If you couldn't get enough of our hott air rights renderings, today's your lucky day! Here are schematics of the proposed redevelopment of the Fairway Apartments near Lake Anne, which includes a couple of significant changes since the project was first unveiled last spring. Instead of two 10-story buildings, the plans now call for one 20-story building -- let's call it a mauvescraper -- surrounded by a lot more green space. Look out, Heron House!
The tall building's on the bottom left, surrounded by two mid-rise buildings and a clump of townhomes. The upper right is the second half of the project, which has two more midrise buildings. The parking garages are thoughtfully placed inside the courtyards of the midrise buildings, which is great unless you have windows that look out that way. We're not entirely clear about this whole "node" thing, which sounds like something your ENT would warn you about, or what the two "scenic overlooks" might afford a view of, unless it's middle-aged businessmen playing hooky from work while zipping around on golf carts.
Apparently, the retail space initially proposed for the project is gone as well:
Initially, the builder had proposed a small amount of community-serving retail on the site, but that idea has been dropped due to concerns that new retail services there would compete with Lake Anne Village Center, half a mile away, where businesses are already struggling.That's actually thoughtful, given recent events. It's also an argument why at least some level of redevelopment will be necessary to keep the parts of Reston we love viable.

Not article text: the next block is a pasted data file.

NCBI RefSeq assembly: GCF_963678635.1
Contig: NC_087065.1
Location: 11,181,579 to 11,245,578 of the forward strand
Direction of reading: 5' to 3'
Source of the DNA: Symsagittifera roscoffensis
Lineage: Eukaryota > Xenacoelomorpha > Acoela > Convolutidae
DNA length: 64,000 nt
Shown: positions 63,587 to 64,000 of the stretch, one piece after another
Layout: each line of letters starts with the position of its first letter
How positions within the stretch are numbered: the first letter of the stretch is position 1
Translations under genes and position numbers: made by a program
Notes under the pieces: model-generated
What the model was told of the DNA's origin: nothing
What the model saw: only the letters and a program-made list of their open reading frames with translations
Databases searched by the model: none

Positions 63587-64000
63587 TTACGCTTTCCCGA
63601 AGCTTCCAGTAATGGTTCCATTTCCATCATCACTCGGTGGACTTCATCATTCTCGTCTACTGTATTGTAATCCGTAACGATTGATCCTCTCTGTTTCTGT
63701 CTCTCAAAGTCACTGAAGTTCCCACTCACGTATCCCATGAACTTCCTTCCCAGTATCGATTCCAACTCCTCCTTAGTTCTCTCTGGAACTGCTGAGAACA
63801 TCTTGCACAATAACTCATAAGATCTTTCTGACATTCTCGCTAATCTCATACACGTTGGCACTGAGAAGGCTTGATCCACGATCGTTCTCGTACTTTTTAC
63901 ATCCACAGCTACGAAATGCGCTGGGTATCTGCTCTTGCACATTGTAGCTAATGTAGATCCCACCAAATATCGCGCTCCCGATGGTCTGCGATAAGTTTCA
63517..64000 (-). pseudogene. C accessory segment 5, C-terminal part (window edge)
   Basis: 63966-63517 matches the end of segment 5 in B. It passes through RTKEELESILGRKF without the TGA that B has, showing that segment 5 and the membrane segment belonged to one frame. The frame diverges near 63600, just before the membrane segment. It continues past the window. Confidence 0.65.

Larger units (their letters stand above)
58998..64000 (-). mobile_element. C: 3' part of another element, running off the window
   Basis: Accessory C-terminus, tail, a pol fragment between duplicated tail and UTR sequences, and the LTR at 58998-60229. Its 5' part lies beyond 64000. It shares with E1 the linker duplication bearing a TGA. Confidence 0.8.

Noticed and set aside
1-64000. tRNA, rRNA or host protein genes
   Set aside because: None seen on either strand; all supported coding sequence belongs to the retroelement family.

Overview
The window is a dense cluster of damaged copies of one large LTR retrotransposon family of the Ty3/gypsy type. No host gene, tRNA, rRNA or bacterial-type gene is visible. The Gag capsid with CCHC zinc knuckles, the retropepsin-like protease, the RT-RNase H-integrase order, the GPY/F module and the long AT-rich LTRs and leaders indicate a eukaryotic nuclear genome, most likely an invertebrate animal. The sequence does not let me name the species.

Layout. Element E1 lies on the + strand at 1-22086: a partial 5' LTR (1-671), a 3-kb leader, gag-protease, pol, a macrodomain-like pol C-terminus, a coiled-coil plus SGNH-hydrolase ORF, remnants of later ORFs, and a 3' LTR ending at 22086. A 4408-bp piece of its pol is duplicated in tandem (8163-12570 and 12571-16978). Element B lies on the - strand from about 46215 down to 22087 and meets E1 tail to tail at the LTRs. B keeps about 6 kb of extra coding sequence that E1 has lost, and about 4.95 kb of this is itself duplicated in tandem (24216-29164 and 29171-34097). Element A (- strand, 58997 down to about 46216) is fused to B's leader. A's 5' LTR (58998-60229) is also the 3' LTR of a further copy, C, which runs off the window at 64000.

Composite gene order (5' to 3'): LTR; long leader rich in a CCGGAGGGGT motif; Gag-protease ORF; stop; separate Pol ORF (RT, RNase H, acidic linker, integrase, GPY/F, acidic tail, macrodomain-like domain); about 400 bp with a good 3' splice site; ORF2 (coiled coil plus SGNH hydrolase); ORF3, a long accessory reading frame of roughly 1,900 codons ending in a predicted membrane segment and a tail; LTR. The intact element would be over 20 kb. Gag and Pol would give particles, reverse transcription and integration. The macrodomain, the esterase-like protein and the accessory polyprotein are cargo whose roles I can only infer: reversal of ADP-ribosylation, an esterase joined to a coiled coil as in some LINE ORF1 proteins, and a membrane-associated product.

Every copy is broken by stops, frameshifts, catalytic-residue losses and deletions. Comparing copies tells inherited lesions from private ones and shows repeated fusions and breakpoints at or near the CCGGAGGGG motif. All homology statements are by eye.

We have no idea what these red lines mean. Maybe something about the nodes.
To their credit, JBG has responded to some of the concerns raised by its additional plans. Traffic is still an unknown -- the 940 units represent 594 additional households, once you account for units replaced from the existing Fairway apartments. Capacity at nearby Lake Anne Elementary is also a potential problem. The project goes before the DRB on Jan. 19, before returning to Reston's planning and zoning commission on March 1 and then the county's planning commission on March 18.
This whole process may well serve as a preview of the larger redevelopment projects that are certain to come with the awesome Silver Line. Hopefully other developers will make at least as much of an effort as JBG has to respond to concerns-- at least thus far.